April 4 (Bloomberg) -- More than a third of U.S. municipalities plan to borrow in 2013 for capital projects, the most in at least two years, as officials gain confidence in the economic outlook, according to a National League of Cities survey.
About 37 percent of cities plan to issue debt this year, up from 20 percent in 2011, when the annual report began. Sixty percent expect to boost investment in new infrastructure this year, up from 35 percent in 2011.
“Although there continues to be significant barriers to across-the-board economic growth, a tenuous recovery is taking hold,” Christiana K. McFarland and J. Katie McConnell, the co-authors, wrote in the report for the Washington-based group.
States and cities are mending their finances after the 18-month recession that ended in June 2009, the longest since the 1930s, reduced tax collections and increased unemployment.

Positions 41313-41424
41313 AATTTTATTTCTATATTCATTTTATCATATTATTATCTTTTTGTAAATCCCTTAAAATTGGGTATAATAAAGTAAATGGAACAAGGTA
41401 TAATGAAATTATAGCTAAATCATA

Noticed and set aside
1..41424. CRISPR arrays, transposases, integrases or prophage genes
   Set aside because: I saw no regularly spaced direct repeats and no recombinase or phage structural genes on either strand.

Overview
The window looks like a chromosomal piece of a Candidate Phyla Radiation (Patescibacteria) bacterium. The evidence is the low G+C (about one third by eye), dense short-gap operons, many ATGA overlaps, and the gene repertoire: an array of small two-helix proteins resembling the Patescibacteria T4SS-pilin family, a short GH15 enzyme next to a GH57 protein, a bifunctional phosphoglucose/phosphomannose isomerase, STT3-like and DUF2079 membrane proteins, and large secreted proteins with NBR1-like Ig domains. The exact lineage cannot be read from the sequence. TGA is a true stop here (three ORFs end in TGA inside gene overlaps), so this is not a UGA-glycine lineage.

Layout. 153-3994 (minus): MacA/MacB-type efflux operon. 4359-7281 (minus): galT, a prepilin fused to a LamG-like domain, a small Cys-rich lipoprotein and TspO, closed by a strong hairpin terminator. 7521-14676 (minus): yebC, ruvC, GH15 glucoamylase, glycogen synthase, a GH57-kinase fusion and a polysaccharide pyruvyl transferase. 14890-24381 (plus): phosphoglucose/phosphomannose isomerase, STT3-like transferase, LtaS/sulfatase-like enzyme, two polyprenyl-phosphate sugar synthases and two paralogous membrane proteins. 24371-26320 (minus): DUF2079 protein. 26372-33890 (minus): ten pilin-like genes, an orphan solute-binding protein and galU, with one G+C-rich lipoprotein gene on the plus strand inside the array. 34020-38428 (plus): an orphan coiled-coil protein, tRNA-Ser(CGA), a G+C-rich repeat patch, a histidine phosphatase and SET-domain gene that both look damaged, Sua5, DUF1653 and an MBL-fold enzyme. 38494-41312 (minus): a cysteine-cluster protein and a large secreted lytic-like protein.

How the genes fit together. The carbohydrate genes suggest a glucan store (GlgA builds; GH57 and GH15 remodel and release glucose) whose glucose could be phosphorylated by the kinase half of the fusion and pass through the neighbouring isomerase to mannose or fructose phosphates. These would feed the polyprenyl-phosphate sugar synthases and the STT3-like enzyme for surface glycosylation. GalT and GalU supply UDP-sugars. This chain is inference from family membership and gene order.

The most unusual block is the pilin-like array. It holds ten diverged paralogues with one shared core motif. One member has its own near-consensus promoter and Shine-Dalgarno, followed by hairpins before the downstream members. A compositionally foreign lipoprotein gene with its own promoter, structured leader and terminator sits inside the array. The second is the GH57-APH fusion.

While more municipalities plan to boost issuance this year, 61 percent of officials would cut the number of capital projects and 54 percent would reduce the scope of such developments if the federal government limits the tax-exemption of municipal bonds, according to the survey.
President Barack Obama has proposed restricting the value of the muni tax break for higher earners to 28 percent. Borrowing costs for states and cities would rise if the federal government reduces or ends the tax-exemption on municipal securities, analysts at Citigroup Inc. have said.
Construction of new homes increased in 2012, with 52 percent of cities reporting a boost in housing starts. Residential property values improved last year for nearly half the localities.
Officials in 66 percent of cities said underemployment is a major or moderate concern, according to the survey. The U.S. jobless rate was 7.7 percent in February, down from a 27-year high of 10 percent in October 2009.
The group, which advocates for municipalities, conducted the survey in January, sending questionnaires to chief elected officials in 1,127 cities. It received 310 responses.
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